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How to set up a music live stream

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    August 30, 2022 1:57 AM EDT

    How to set up a music live stream

    Once you’ve decided whether to go live on Instagram or another social account, or on a platform like Zoom, all you need is a phone, a decently lit space, and some peace and quiet. Just make sure you prop your phone up somewhere so you’re not holding it yourself and giving everyone motion sickness.To get more news about 39bet-tỷ lệ cược-đua ngựa-máy bắn cá-tỷ lệ nhà cái-kéo cầu tài xỉu, you can visit official website.

    Be aware though that streaming with a phone has potential sound problems, as phones often process softer sounds as background noise and cut them. Singer-songwriters for example may find that quiet singing or fingerstyle guitar will be lost in the mix.

    Playing to a livestream audience as a substitute for a live gig? If you plan on playing a lot more live streams professionally in the future, it’s worth investing in some decent kit – a microphone and audio interface, and a good webcam.

    Look into using some free broadcast software, like OBS Studio, which will help you get organised and set up easily and let you stream on social media in high quality using your audio interface. That’ll help you beat the inevitable lag in streaming, because even if you have the speediest connection going, there’s inevitably going to be some technical hiccups – try and embrace them as part of the intimate experience for your watching audience.
    When to go live
    Even if you’ve got loads of followers, randomly deciding to hit the Live button is a scattergun approach that probably won’t pay off as well as careful planning.

    Formulate a promotional strategy beforehand, across all social media, to keep reminding your followers that you’ll be going live. You’ll get the attention of more people and get more views if it’s marketed as an organised event.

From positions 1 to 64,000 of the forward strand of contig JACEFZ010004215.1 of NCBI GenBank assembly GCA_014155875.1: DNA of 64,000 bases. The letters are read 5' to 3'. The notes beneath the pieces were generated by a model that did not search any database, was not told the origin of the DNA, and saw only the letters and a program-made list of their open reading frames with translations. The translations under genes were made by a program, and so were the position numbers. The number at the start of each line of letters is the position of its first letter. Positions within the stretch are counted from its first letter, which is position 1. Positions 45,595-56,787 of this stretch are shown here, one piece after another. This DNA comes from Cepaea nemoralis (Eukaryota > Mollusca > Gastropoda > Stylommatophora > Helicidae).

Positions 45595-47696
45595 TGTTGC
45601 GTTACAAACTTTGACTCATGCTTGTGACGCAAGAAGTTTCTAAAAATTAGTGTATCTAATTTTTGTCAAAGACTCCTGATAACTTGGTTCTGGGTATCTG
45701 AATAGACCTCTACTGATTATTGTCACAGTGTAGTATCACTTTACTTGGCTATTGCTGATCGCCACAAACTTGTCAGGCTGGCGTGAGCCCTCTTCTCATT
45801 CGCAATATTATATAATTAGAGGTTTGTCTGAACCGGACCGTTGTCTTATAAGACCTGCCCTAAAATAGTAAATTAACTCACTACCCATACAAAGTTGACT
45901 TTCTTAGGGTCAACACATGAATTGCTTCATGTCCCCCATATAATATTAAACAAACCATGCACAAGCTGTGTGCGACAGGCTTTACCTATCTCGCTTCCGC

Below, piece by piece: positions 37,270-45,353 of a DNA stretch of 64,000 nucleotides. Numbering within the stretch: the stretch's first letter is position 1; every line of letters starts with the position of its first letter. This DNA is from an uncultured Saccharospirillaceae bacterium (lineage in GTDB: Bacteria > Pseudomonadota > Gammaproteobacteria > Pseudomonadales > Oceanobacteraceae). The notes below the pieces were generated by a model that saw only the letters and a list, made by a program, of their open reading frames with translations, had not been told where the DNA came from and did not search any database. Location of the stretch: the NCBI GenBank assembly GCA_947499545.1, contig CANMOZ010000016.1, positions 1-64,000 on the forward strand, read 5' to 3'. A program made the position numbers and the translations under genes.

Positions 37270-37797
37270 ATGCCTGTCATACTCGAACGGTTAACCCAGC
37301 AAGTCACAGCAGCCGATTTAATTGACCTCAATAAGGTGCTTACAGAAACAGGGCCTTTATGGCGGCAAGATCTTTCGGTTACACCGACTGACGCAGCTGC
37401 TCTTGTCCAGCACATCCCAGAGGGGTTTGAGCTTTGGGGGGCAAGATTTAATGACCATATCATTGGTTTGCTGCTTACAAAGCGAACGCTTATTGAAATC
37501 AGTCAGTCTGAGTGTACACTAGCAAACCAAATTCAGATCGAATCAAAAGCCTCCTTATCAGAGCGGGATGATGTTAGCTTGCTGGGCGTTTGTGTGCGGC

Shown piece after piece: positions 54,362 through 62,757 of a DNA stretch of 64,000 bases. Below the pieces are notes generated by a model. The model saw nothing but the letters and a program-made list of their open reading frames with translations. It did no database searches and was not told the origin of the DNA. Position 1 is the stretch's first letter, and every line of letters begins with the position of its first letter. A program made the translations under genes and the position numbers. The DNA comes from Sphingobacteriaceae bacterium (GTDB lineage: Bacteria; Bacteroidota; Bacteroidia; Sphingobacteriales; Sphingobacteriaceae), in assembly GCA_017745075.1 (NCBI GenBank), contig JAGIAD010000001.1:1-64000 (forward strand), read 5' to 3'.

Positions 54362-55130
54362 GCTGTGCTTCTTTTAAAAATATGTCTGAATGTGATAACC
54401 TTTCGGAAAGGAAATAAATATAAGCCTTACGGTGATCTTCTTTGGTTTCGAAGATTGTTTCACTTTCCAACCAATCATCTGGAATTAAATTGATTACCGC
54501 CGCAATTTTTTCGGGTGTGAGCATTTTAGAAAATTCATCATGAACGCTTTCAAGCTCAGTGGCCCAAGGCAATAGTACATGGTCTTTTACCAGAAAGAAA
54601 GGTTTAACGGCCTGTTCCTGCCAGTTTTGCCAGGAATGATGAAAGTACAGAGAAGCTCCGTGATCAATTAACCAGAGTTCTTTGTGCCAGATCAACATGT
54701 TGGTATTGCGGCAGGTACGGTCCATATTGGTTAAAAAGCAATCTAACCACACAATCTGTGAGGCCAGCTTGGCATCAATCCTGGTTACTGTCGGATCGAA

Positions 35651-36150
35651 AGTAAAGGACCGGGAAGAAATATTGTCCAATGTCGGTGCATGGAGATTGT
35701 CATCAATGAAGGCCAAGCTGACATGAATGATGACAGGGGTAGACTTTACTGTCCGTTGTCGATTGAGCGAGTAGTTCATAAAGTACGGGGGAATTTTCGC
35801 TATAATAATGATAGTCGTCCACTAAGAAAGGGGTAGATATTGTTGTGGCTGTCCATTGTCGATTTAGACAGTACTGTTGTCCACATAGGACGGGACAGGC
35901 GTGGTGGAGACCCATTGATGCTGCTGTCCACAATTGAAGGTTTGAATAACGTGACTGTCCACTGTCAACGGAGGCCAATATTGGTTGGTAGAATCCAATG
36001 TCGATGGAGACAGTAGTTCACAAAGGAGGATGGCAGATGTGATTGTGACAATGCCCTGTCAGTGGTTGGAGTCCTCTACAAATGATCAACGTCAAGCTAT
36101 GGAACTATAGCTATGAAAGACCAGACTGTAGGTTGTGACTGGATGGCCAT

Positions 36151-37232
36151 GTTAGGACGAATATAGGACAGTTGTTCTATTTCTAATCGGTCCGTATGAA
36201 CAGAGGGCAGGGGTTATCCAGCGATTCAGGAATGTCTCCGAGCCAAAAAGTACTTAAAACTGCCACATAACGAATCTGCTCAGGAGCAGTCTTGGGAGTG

Don’t forget to promote your music live stream before the event, just as you would an in-person gig, so you have a guaranteed audience. Post across your social media platforms in the run up to the stream, but try not to stress too much about how many people will tune in.

    It does depend on your fans, however. On the flip side, if you thrive off spontaneity, going live lots to jam or just to chat might suit you perfectly as an artist. If your followers see you popping up again and again, they’ll be curious.
    Use the fear
    There’s always an adrenaline rush performing and live streaming is no different. It’s just another show.

    If you’re worried about technical and internet problems, try and remember that’s nearly always beyond your control. Viewers are quite used by now to the technical glitches and initial awkwardness of going live. The more streams you do, the smoother your reactions to things going wrong will be and the more relaxed you’ll feel.

    Silence isn’t golden
    When you’re live, don’t leave any dead air whilst you decide on the next song to play, find some lyrics, or hunt for where the comments lurk on the app.

    Playing a livestreamed gig isn’t just about your established fans. You need to also instantly capture the attention of those bored social media users who are just flicking from live to live, and if they happen upon you silently squinting into your phone they’re unlikely to be enthralled.

    However awkward you might find talking into the silence of your own phone screen, try and keep some communication going.

    Collab with someone else
    On many platforms, such as Instagram, you can go live with another streamer to encourage each other and boost both your profiles. This works best for a chat rather than a performance – even with the fastest internet in the cosmos there’s always going to be a lag.